For 20 years, Doctor of Chiropractic Catherine Gray has taken a whole-body approach to alleviating pain and helping each client find their physical potential. She leads a handpicked team of holistic health experts, including Doctor of Chiropractic Theresa Burns, who specializes in caring for athletes and children; personal trainer and medical exercise specialist Chris Chronister; and two licensed massage therapists. The doctor showcases her dedication to healing bodies in every facet of her career. In addition to owning and operating MorningStar Chiropractic, she runs a consulting company that helps students transition from chiropractic school to private practice, and is a quarter-time faculty member at Northwestern Health Sciences University. Jeff Zachman, L.Ac has also recently joined the team.
The team takes a multifaceted approach to chiropractic care, addressing damaging subluxations and their physical consequences with methods ranging from cervical traction to ultrasound physiotherapy. They also offer soothing reiki sessions to balance chakras impacted by stress or metaphorical meteors.
In 1971, brothers Bill, Jim, and Tony Nicklow opened their first restaurant, naming it the Shorewood Inn. The eatery prospered for decades thanks to a clear view of Moore Lake and a collection of Greek recipes handed down through the family. In 2005, though, Jim Nicklow retired, leasing the lakeside property to another restaurant. When the building became available again in 2009, Jim came out of retirement to revitalize the old family business.
At the revamped location, chefs roast gyro meat on a vertical spit for tzatziki-sauced sandwiches or mediterranean pizzas decorated with feta cheese and sun-dried tomatoes. Traditional American favorites, such as barbecue ribs, offer edible comfort to diners on strict teddy-bear-free diets. On Sunday, diners put together custom feasts at a brunch buffet with an omelet station and a bloody-mary bar. Shorewood Bar & Grill dispenses culture in addition to cuisine with a schedule of live music, and an outdoor patio is available for al fresco dining.
As a restaurateur with existing eateries in St. Paul to Minnetonka, Bombay Palace owner and chef Pal Cheema wasted no time putting his personal stamp on what was once a modest Himalayan restaurant in Fridley. Pal adds a health-conscious angle to Bombay Palace's menu of northern and southern Indian fare, constructing dishes with no MSG and a lighter use of oils and butter. And though his chefs create a multitude of vegan, vegetarian, and gluten-free options, from vegetable rice biryani to cheesy grilled paneer, they don't neglect their meats. Tender kebabs of yogurt-marinated chicken, lamb, and fish swelter in the heat of a clay-oven tandoor, and a fully stocked lunch buffet offers a weightlifter's shopping list of proteins from goat and lamb to fresh seafood.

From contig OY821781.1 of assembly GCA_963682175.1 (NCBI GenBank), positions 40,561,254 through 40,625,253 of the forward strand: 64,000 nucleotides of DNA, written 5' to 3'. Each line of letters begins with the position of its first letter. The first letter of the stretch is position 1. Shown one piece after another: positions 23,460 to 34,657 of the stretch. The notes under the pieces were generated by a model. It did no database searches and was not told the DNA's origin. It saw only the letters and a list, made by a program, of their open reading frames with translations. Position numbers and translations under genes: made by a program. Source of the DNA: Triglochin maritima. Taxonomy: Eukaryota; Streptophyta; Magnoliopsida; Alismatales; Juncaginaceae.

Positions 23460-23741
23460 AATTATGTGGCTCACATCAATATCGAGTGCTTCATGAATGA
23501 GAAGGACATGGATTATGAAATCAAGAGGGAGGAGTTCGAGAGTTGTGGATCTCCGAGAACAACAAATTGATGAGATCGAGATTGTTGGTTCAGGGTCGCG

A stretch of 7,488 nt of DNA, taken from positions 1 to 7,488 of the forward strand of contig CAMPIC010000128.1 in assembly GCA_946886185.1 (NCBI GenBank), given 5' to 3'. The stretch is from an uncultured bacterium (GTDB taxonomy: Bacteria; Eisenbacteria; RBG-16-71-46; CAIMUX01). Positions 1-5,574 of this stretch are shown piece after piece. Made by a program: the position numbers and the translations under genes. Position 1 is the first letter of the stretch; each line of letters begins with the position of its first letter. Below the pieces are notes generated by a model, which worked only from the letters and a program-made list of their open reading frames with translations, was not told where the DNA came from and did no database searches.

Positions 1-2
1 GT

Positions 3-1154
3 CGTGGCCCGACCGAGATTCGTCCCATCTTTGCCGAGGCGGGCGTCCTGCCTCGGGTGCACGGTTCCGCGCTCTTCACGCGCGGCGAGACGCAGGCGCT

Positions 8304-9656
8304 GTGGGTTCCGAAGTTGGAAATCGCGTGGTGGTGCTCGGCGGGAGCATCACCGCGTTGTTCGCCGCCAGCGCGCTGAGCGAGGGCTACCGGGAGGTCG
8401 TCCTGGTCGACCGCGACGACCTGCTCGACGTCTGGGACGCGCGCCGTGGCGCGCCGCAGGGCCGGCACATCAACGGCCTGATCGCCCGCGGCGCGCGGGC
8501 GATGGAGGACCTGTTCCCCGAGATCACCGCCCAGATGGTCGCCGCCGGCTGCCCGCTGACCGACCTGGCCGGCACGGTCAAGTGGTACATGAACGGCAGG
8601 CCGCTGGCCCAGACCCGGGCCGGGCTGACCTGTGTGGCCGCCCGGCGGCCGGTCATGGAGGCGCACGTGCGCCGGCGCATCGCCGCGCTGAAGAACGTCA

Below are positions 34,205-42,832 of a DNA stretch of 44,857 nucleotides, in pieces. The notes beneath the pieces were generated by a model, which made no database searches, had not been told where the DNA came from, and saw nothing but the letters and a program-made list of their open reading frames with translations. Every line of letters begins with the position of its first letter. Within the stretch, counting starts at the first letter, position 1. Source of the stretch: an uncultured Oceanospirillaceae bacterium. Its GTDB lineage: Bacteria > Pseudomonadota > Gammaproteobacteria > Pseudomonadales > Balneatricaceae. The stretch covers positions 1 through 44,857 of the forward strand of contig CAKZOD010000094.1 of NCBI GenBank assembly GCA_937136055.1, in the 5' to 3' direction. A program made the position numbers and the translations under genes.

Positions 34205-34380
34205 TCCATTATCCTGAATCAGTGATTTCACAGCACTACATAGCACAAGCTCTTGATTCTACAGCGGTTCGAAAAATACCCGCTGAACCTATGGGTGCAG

After finishing their meal in one of the burgundy booths, diners can peruse the walls' framed artworks, each of which bears a placard with the name of the picture or instructions on where to locate Waldo.
Wishes & More fulfills the wishes of youth up to age 19 who have a terminal or life-threatening illness to help bring joy into lives that have become burdened with fear and trauma. Wishes can range from items, such as nursery equipment or new cars, to once-in-a-lifetime experiences, including a trip to South Africa for the FIFA World Cup, a family ski vacation, and the chance to meet a personal hero, be it Garfield cartoonist Jim Davis or Jackie Chan. Wishes & More also provides $1,000 memorial-fund grants to the parents of children who did not live to experience their wish and $1,000 Scholarship of Hope grants to fund young people's transition to higher education following a terminal diagnosis and recovery.
See how Groupon helps you discover local causes and lend a helping hand at the Groupon Grassroots blog.
Googly eyes. Gas masks. Mannequin arms. Blowguns. Ax-Man Surplus Stores dares crafters, DIY enthusiasts, and tinkerers of all stripes to dream bigger, better, and weirder with an enormous stock of new surplus items. Each shop's collection of oddities and odds-and-ends resides in open-air barrels and on easily browseable shelves. Bins entice shoppers to rummage through metal bits in search of the next piece to a welded sculpture, and other aisles hold several decades? worth of electronic wiring, fans, speakers, and fuses, perfect for building a robot that every generation can relate to. Frequent shoppers are rewarded with a new truckload of treasures every week, along with an ever-changing collection of signs that artistically warn of the hazards of shoplifting and suggest off-label uses for the merchandise.
Across nearly three-fourths of the United States, AMF Bowling Co. reverberates year-round as families, friends, and competitors send bowling balls in search of upright pins careening down slick lanes. The company first established itself as an industry leader in 1946, the same year the sport introduced automated pinspotters.
Today, more than 20 million bowlers annually make AMF their battleground for wars against pins. As the largest owner and and operator of bowling centers in the US, AMF locations offer high-tech scoring technology, a classic design, and a menu stocked with American-inspired classics such as wings, pizzas, burgers, and beer.